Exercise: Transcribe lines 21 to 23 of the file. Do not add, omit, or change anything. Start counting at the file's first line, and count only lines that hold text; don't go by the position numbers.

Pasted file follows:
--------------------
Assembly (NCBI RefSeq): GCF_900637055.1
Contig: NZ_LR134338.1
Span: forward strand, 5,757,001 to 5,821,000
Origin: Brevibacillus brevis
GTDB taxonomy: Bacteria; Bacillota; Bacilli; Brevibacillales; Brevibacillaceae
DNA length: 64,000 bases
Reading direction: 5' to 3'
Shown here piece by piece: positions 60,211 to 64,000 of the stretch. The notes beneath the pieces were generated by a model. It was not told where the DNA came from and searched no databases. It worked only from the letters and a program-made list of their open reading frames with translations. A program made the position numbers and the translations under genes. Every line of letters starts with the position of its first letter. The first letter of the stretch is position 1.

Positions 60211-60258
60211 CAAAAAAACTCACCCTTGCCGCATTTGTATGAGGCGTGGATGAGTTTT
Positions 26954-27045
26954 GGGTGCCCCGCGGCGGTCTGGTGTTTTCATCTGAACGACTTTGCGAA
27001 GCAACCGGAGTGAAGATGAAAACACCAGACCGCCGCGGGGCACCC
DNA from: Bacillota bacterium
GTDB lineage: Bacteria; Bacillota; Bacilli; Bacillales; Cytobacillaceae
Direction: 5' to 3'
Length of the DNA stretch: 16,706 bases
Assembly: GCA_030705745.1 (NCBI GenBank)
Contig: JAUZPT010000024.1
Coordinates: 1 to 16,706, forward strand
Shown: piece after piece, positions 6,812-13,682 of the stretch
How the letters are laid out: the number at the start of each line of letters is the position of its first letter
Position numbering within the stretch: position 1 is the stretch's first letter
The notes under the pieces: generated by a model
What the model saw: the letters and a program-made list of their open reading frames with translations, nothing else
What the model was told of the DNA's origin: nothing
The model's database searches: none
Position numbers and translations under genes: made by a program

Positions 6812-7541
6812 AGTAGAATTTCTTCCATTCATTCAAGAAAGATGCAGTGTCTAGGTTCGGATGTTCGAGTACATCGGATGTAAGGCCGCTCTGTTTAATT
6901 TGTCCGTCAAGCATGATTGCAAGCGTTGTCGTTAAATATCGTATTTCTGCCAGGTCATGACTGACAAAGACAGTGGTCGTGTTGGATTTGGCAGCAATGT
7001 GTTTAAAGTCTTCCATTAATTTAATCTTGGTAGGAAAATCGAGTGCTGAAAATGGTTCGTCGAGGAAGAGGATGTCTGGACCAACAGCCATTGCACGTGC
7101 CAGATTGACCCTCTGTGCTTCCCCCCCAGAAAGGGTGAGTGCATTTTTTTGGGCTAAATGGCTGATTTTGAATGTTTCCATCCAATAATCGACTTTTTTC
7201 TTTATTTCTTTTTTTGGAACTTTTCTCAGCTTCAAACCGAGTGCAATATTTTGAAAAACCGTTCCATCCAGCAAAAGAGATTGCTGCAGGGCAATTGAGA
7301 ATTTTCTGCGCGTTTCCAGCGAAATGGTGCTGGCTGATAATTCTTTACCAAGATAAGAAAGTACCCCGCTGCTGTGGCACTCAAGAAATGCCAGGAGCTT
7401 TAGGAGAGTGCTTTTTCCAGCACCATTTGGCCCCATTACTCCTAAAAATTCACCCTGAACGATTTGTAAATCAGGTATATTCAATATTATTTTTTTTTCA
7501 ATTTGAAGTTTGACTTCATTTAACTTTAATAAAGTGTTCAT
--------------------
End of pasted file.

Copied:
Shown: piece after piece, positions 6,812-13,682 of the stretch
How the letters are laid out: the number at the start of each line of letters is the position of its first letter
Position numbering within the stretch: position 1 is the stretch's first letter